Ivan Passer directs Jeff Bridges, John Heard and Lisa Eichhorn in this thriller where a Vietnam vet and a drop-out become embroiled in a murder involving an oil magnate.
I say ‘thriller’, this neo-noir is far more preoccupied with the characters going about their abrasive, boozy and horny days than bringing any resolution to the mystery. It is very much a piece with The Long Goodbye. We see John Heard’s blow hard cripple self destruct, the alcoholic wife he is dragging down with him give up and their mutual himbo friend who doesn’t particularly care about the crime he was tangentially a party to. There’s a very melancholic love triangle and weary indictment of the free love movement. Ten years on, these guys don’t stand for much more than failing to admit they want to feel like heroes or get paid by a half arsed blackmail scheme. We are left to figure out whether their motivations are mercenary, whether justice is just a self delusion for them to rail against “the man” one last time with an aggressive shrug. The ensemble acting is decidedly full fat but often very affecting and Passer’s diagnosis of America contains the same bile as Peckinpah at his scabrous best. One thing Cutter’s Way gets bang to rights, that so few thrillers do, is just how inaccessible the One Percent are, they really can break the law with little risk of avengers getting in the same room as them. A forgotten gem for fans of moody wallows.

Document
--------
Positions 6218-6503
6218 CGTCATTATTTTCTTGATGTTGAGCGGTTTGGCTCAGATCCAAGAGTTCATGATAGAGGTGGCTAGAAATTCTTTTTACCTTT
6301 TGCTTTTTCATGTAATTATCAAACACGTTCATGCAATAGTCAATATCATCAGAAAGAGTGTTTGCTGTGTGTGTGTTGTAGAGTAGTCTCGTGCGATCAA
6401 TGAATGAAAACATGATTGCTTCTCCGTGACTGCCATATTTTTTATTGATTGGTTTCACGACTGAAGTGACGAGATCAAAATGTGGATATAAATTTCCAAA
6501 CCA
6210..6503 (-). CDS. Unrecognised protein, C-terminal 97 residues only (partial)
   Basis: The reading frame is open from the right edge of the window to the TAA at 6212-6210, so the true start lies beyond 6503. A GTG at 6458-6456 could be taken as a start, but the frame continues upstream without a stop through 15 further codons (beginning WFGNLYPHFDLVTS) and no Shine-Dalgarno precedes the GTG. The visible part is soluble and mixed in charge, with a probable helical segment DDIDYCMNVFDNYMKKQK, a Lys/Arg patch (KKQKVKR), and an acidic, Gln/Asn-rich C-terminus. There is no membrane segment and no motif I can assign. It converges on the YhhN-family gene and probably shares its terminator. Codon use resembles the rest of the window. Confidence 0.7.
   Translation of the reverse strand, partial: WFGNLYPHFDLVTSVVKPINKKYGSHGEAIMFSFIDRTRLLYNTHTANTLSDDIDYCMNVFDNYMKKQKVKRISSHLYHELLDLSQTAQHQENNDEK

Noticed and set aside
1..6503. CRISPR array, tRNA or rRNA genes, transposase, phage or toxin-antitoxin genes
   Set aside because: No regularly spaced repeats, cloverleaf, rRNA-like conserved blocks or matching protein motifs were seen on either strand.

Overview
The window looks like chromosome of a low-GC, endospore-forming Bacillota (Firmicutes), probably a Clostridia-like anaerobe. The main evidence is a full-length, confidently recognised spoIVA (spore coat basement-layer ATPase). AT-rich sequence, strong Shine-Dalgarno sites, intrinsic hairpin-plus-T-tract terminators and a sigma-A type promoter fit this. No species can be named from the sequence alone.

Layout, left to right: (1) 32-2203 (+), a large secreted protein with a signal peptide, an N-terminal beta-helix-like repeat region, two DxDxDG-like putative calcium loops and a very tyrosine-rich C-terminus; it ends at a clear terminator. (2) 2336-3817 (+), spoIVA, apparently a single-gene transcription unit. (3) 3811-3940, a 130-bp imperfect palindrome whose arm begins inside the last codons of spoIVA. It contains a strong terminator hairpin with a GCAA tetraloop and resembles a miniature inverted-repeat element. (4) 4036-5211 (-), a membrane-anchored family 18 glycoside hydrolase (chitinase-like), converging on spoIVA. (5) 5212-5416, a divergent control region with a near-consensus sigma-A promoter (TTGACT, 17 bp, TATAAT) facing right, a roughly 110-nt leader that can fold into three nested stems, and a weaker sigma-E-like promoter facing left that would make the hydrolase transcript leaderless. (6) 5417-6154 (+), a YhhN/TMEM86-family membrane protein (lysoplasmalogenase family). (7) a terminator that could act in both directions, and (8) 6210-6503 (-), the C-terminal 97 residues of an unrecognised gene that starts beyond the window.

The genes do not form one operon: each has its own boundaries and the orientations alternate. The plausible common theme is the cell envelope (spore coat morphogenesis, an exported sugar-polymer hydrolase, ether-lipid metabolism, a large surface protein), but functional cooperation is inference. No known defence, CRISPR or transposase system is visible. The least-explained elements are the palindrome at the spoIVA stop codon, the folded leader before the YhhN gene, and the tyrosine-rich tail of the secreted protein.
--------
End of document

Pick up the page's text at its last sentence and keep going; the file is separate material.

Hell Night (1981)
Tom DeSimone directs Linda Blair, Vincent Van Patten and Peter Barton in this slasher where four hazed undergraduates must stay the night in a cursed mansion as part of a Frat initiation.
A favourite of Quentin Tarantino’s for reasons that only QT really knows. It starts with some potential; a solid gothic setting, the idling victims’ fancy dress outfits are pleasing, the added wrinkle of the outsiders pranking them gives the first few stalks a bit of ‘is it or isn’t it’ tension. Yet the acting is atrocious and only the final five minutes really gets you sitting up. Colourfully filmed by former gay porn helmer DeSimone, this is more galling than a The Burning in that you can see that Hell Night has all the elements and technical know-how to be a lot better than the end product really is. Rather than being a soulless rehash cash-in, a bit of love and inspiration was put into this, but the results are almost as poor.
The Beyond (1981)
Lucio Fulci directs Catriona MacColl, David Warbeck and Cinzia Monreale in this Italian demonic horror where a woman renovates an old hotel that houses the entry into the Seventh Circle of Hell.